Teething problems for North Sea Valhall stimulation technique
Aker BP has tested a new well stimulation method as part of a drilling campaign at the Valhall IP platform in the southern Norwegian North Sea.
LYSAKER, Norway – Aker BP has tested a new well stimulation method as part of a drilling campaign at the Valhall IP platform in the southern Norwegian North Sea.
The company hopes the technique will cut the time and cost of drilling new wells; however, testing has taken more time than anticipated due to technical issues.
In August the first new IP well came onstream, several months behind plan. The second well is currently undergoing conventional stimulation and should enter production during the current quarter.
After completing a P&A campaign at Valhall earlier this month, thejackupMaersk Invincible will now perform drilling elsewhere on the field.
Work on the newValhall Flank West normally unmanned installation is progressing as planned. Engineering has finished of the topsides and jacket, with the current focus on supporting topsides construction in Verdal, Norway.
The new Valhall Flank North Water Injection project is designed to expand water injection capability to the field’s northern drainage area, introducing water injection to existing depleted areas and offering a potential to recovery a further 7.8 MMboe from the reservoir.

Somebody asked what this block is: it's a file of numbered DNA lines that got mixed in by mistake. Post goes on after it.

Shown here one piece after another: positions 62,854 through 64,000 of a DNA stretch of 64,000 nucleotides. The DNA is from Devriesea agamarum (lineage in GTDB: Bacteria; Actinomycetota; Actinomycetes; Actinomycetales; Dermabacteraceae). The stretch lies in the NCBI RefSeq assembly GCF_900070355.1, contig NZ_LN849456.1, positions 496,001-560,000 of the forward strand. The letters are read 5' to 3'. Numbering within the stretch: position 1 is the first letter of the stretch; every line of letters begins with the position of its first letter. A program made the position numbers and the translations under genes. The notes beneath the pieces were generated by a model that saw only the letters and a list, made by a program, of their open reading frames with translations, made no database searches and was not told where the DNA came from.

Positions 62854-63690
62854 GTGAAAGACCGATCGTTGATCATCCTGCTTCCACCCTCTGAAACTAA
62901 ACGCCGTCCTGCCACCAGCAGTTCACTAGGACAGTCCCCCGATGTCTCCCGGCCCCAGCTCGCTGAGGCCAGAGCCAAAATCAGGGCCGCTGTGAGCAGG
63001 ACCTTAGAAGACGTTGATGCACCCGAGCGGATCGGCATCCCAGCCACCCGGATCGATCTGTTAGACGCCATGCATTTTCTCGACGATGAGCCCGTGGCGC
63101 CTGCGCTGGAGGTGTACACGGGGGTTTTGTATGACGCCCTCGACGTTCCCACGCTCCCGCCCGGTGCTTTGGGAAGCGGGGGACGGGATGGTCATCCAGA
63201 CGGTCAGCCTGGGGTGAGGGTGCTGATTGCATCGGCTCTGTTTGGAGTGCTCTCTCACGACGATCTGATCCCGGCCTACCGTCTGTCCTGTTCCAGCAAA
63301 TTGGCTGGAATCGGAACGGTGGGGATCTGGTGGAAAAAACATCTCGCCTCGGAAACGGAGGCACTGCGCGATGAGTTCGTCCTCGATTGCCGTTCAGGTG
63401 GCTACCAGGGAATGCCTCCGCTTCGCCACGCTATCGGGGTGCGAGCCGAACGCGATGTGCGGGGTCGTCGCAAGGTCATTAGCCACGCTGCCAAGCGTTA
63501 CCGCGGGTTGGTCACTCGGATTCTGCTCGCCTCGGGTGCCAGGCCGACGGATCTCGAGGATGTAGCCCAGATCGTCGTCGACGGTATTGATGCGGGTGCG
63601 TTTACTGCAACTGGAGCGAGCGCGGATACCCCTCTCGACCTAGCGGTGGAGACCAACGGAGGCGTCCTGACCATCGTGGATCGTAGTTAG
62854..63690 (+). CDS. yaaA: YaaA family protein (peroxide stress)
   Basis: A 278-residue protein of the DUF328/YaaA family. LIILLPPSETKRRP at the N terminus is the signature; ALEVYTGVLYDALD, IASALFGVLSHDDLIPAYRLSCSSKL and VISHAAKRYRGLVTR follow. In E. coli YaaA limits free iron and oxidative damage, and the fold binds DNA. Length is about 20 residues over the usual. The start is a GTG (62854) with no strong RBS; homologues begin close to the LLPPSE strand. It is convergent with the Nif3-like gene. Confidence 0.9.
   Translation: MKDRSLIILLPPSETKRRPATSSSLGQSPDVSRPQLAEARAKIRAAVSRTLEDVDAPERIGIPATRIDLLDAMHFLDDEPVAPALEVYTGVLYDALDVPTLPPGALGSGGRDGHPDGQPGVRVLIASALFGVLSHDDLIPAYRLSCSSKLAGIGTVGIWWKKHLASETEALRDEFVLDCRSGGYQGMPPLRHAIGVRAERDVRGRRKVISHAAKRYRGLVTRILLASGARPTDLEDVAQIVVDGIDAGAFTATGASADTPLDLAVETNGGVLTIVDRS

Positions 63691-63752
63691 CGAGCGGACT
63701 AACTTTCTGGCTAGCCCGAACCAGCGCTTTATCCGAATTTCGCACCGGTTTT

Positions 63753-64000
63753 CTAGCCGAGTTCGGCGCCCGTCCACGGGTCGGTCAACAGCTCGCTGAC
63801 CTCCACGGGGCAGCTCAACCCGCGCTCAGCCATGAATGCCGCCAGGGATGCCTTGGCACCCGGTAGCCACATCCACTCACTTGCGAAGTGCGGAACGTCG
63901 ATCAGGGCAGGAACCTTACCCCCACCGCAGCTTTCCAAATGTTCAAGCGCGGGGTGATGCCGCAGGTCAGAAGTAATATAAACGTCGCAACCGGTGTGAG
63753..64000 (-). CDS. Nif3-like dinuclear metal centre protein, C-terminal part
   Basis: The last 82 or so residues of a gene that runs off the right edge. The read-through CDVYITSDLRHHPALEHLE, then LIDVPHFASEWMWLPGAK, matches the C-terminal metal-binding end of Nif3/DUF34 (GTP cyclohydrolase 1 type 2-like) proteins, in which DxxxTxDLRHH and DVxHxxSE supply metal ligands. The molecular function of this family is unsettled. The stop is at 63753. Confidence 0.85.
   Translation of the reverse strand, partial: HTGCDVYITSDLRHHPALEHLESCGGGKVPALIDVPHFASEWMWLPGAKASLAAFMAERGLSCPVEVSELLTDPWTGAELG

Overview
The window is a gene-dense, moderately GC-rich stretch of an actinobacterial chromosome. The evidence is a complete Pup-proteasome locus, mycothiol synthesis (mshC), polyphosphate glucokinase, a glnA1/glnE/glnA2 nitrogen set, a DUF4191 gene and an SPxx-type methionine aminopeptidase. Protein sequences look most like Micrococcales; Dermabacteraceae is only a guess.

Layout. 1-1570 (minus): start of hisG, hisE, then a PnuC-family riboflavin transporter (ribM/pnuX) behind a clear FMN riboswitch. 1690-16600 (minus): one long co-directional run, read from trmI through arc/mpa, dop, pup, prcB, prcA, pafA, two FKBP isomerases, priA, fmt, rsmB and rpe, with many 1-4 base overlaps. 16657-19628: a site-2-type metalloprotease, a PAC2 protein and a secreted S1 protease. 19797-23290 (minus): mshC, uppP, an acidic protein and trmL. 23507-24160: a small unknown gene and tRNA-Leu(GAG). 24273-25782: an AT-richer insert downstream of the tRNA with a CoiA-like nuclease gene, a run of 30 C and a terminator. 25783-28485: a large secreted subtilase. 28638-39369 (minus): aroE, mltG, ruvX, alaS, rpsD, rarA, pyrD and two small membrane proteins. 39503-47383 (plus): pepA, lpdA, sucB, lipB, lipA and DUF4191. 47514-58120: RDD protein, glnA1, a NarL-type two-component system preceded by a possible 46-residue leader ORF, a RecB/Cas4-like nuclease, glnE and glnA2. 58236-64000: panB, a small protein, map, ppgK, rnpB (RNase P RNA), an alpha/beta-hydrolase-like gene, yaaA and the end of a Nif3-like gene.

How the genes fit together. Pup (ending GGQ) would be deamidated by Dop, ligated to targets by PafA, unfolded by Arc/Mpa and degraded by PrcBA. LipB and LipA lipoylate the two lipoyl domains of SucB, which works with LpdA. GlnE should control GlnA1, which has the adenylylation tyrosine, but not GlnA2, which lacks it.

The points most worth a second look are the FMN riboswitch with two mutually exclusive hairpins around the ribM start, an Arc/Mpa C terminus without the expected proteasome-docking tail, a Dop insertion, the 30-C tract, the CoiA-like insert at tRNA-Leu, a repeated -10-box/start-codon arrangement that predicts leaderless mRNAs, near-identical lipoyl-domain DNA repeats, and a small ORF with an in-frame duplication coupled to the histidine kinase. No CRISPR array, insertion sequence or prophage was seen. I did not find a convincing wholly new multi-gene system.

Drilling should start in the current quarter with water injection beginning next spring, when the pipelines and risers have been installed. Total investment is around $100 million.
Subsea 7 is responsible for flexible riser and pipeline installation, with Aker Solutions performing modifications on the Valhall North Flank NUI and on the Valhall field center.
Another ongoing Aker BP program in the southern Norwegian sector is at the Tambar field, a satellite to Ula, targeting extra reserves of 27 MMboe and at the same time extending the field’s productive lifespan through 2028.
This involves drilling two new wells, both recently onstream, and gas lift, due to start operating in 2Q 2019, pending completion of the remaining facilities modifications.
Production from the Ivar Aasen field to the north dipped recently due mainly to lower gas exports. However, new water injectors drilled earlier this year have improved the ability to control reservoir pressure development, Aker BP said, allowing for improved drainage control and a higher oil/gas ratio.
Finally, the company’s Skarv FPSO in the Norwegian Sea has experienced problems with the gas injection system which led temporarily to higher gas export than normal. After gas injection was increased to re-pressurize the affected reservoir segments, gas exports were below normal during 3Q.
One of Skarv’s wells remains shut in due to x-mas tree issues. A newly developed in situ repair method will be tested soon.